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Tuesday, 5 July 2011
Page: 7590

Carbon Pricing


Mr STEPHEN JONES (Throsby) (15:00): My question is to the Minister for Climate Change and Energy Efficiency. Will the minister update the House on the government's plan to introduce a price on carbon pollution as the cheapest and most effective way to cut pollution? What other options have been advanced, how has the government's plan been received and what is the government's response?

The SPEAKER: I will allow the question because I did not think the member for Throsby was seeking an announcement of policy.



Mr COMBET (CharltonMinister for Climate Change and Energy Efficiency) (15:01): I thank the member for Throsby for his question. Of course it is very well recognised that putting a market price on carbon pollution is the cheapest and most effective way to reduce pollution. It is a view that is supported by many institutions—the IMF, the OECD, the Productivity Commission, the Treasury and economists all around the country. The government recognises that, which is why we are committed to the introduction of a carbon price, in the mechanism that we will announce on Sunday, as the cheapest, most efficient way of cutting pollution in our economy. This contrasts strikingly with the opposition leader's 'subsidies for polluters' scheme, where not only do businesses get paid from the taxpayers' purse but the Leader of the Opposition is the one who picks and chooses who gets a subsidy. In comparing the government's carbon price proposal with the Leader of the Opposition's 'subsidies for polluters' program, the Chief Executive Officer of the National Australia Bank, Mr Cameron Clyne, had this to say:

If you're asking for an economic assessment of the two (policies), the carbon price followed by an emissions trading scheme is economically superior to the direct action policy.

It will drive certainty; it will drive investment and so, in a straight comparison between the two, that's the choice.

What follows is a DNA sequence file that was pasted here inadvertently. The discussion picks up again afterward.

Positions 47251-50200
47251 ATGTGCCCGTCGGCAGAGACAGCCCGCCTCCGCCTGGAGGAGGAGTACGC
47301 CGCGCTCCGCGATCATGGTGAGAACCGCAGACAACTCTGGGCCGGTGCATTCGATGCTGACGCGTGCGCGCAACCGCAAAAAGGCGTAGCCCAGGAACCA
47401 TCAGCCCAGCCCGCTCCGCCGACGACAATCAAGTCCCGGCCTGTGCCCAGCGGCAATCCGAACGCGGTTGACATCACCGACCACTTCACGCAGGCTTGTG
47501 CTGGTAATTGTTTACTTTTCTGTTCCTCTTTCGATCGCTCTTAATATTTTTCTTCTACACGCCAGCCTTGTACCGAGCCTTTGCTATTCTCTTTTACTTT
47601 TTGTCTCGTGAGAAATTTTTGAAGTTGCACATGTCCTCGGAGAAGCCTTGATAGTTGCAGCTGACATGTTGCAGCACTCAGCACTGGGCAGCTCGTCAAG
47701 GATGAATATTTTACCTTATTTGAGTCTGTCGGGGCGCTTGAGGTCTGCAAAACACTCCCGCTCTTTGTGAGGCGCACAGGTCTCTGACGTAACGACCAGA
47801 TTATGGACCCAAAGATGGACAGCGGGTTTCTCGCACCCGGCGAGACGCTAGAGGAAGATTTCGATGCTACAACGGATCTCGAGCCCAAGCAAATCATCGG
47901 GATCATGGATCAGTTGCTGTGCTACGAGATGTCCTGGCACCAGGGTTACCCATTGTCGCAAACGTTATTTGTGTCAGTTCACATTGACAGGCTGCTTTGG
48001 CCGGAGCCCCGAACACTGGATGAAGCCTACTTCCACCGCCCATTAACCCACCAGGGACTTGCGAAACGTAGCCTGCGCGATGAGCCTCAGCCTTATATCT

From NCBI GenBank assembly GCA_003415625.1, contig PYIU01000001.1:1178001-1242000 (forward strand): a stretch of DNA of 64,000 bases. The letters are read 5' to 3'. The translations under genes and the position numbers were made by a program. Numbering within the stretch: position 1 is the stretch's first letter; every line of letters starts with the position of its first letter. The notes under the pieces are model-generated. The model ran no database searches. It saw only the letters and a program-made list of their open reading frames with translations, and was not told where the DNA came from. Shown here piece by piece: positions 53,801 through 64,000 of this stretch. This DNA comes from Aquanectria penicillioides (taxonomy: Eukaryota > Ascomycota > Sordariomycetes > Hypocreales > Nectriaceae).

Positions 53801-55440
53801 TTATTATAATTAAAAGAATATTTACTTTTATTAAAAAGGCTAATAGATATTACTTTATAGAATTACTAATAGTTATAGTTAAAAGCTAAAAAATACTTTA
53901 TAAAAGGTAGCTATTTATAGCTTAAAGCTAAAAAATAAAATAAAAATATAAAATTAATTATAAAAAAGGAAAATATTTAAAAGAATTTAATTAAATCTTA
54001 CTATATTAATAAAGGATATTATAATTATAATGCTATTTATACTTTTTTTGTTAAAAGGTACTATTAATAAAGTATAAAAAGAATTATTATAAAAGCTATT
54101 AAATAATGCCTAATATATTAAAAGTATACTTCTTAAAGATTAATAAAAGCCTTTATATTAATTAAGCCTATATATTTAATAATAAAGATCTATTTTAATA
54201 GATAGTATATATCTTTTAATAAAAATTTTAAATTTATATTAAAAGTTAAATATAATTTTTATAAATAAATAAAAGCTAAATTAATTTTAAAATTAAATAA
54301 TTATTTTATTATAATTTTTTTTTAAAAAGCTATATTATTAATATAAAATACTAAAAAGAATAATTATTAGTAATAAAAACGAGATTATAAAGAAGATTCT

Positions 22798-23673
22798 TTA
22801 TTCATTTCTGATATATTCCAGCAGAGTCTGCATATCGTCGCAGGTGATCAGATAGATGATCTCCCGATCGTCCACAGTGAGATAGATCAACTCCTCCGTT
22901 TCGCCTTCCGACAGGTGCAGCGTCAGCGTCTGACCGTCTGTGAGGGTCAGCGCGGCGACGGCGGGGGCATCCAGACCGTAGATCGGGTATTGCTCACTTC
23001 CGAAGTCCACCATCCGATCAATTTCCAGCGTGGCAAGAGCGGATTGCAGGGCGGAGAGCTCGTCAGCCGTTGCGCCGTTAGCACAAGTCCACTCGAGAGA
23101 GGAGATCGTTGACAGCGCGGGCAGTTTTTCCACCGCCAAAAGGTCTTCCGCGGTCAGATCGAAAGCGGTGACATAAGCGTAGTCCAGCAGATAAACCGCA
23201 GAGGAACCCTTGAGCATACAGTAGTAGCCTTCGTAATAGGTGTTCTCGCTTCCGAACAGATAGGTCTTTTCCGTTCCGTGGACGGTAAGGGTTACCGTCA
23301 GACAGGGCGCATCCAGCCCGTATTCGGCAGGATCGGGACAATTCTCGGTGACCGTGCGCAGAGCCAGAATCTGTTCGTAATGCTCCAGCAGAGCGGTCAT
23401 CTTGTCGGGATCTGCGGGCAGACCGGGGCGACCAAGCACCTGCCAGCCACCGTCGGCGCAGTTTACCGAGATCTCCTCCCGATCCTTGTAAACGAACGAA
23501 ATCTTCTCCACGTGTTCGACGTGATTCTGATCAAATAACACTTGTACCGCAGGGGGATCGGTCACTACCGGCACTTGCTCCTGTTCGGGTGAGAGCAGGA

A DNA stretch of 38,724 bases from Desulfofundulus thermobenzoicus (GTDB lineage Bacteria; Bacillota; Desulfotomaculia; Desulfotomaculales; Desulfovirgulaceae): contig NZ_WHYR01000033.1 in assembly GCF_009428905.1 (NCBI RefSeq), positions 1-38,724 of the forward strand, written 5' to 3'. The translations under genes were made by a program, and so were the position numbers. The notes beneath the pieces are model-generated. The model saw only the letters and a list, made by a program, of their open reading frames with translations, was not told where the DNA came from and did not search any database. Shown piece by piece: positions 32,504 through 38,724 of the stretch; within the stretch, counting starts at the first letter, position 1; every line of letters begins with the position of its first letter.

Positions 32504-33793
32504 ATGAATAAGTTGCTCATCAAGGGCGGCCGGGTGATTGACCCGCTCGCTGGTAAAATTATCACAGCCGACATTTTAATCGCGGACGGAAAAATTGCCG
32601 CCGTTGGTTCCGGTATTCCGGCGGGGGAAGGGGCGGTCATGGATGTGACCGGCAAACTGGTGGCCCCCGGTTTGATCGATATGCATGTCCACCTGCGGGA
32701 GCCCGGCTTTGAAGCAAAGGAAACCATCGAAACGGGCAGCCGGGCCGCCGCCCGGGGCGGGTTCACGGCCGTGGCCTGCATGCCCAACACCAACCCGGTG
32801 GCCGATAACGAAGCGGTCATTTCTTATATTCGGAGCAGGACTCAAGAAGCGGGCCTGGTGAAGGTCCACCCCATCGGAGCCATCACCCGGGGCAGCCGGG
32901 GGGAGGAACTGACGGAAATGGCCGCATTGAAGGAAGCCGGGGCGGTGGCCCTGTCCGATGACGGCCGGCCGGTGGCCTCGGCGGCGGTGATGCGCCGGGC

That is, the CEO of the National Australia Bank is making it clear that the government's policy position is the only way to go. It is no wonder that the opposition cannot find a single economist to support their proposition and, as previously stated by the member for Wentworth, of course it is a policy proposal that is a fig leaf that can be easily scrapped. But that does not worry the Leader of the Opposition in his approach to this issue. When he was asked today on ABC radio in Adelaide about his 'subsidies for polluters' plan and, in particular, the plan to plant trees to prevent climate change, this was what the exchange involved. The host asked the following:

Where are you going to plant all these trees and how are you going to water them?

The Leader of the Opposition replied:

Well, I'm not saying that tree-planting is the whole answer but it is part of the answer ...

The host then said:

Well how many trees do you plan to plant?

The Leader of the Opposition said:

Well, that depends upon what proposals we get, and how cost-effective the proposals are, but there are all sorts of ways of doing this.

There is a great degree of specificity in this proposal, isn't there! The fact of the matter—

Opposition members interjecting

Mr COMBET: Not a bit sensitive, are you, mate?

The SPEAKER: Order! Those on my left will come to order. The minister will refer his remarks through the chair.

Mr COMBET: The fact of the matter is that the Leader of the Opposition does not have a clue about his own policy. Of course, when the department of climate change had a look at this tree planting proposition, as the Prime Minister was noting before, the 'subsidies for polluters' policy would require trees to be planted in an area five times the size of Tasmania, 23 times the size of the Sydney Basin and roughly the same area that is covered by Germany. That is what the 'subsidies for polluters' policy means. I wonder whether the National Party has worked out that this means planting trees all over prime agricultural land in this country. The fact of the matter is that the opposition's policy is a joke. The only way to deal with this issue is by a market mechanism to do it at cheapest cost. (Time expired)

Government members interjecting

The SPEAKER: Order! Those on my right will contain themselves. There is a certain inevitability about this, and the Leader of the Nationals has the call.